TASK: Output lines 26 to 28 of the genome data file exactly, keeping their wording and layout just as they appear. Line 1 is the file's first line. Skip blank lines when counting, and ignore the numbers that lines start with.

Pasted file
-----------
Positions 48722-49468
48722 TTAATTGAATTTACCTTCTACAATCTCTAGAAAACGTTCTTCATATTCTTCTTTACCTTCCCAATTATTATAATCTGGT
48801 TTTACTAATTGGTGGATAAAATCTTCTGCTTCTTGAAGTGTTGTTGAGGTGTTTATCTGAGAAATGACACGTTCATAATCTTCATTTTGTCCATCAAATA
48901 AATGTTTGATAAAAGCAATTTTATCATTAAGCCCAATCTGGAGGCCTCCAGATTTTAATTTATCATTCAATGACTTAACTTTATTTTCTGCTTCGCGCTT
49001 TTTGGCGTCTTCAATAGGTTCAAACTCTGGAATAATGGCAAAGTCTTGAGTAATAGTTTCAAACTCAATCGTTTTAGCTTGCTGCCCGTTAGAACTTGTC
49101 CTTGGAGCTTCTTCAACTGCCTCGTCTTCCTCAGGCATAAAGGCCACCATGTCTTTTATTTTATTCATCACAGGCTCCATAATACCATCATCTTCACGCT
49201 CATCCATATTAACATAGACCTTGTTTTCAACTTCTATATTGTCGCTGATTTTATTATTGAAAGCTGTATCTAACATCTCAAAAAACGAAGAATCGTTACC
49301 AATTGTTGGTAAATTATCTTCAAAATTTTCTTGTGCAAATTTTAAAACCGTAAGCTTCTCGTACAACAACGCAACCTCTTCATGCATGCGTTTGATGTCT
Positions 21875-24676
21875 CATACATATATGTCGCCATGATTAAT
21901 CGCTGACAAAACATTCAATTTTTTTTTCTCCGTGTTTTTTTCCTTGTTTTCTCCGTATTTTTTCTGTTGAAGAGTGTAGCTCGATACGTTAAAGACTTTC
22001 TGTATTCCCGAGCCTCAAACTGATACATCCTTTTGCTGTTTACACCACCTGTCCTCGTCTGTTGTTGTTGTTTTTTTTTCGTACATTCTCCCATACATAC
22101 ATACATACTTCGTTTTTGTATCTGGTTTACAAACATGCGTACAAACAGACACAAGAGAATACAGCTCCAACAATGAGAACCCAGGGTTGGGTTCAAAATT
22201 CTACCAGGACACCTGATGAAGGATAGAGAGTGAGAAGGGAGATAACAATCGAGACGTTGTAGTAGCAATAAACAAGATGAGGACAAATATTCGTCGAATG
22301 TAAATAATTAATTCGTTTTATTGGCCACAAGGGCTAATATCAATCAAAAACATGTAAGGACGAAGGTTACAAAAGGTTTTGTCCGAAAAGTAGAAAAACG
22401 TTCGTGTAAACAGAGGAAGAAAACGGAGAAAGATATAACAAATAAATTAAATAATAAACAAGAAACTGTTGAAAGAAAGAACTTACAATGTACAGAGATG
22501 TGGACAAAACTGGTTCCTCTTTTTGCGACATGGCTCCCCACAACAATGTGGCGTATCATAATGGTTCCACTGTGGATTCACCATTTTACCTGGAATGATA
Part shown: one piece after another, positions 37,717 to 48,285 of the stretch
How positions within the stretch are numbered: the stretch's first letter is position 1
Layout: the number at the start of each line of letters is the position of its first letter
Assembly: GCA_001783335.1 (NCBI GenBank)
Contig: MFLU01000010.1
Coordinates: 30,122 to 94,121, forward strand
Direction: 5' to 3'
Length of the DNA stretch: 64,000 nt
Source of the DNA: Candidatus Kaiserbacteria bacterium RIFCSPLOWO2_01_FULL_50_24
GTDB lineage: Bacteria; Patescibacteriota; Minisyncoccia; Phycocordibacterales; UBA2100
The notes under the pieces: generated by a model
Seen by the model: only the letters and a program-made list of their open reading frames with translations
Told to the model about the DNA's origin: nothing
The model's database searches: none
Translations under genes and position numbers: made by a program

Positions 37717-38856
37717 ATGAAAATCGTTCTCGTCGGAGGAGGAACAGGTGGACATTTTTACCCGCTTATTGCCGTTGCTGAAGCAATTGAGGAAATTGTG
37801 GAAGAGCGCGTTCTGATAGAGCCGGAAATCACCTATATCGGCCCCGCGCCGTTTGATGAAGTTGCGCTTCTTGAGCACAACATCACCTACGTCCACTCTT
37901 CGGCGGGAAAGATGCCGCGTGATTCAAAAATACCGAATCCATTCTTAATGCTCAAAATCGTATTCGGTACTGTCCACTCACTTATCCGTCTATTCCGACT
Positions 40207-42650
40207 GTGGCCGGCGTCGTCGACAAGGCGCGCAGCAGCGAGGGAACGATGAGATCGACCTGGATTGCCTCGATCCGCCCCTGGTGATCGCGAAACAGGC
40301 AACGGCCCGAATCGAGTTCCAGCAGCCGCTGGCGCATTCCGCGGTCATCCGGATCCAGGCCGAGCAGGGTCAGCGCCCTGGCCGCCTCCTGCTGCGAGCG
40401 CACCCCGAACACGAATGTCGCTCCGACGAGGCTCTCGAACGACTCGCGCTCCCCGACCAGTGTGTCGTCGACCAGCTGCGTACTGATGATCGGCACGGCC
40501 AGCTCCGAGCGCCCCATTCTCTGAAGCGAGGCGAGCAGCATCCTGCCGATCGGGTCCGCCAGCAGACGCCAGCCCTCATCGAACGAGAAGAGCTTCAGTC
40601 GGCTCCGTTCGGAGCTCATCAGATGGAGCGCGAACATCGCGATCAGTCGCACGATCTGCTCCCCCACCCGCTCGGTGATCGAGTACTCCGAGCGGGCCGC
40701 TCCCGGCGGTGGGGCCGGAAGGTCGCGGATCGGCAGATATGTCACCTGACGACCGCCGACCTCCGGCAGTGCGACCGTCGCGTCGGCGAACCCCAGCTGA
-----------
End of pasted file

Source of the DNA: Candidatus Kaiserbacteria bacterium RIFCSPLOWO2_01_FULL_50_24
GTDB lineage: Bacteria; Patescibacteriota; Minisyncoccia; Phycocordibacterales; UBA2100
The notes under the pieces: generated by a model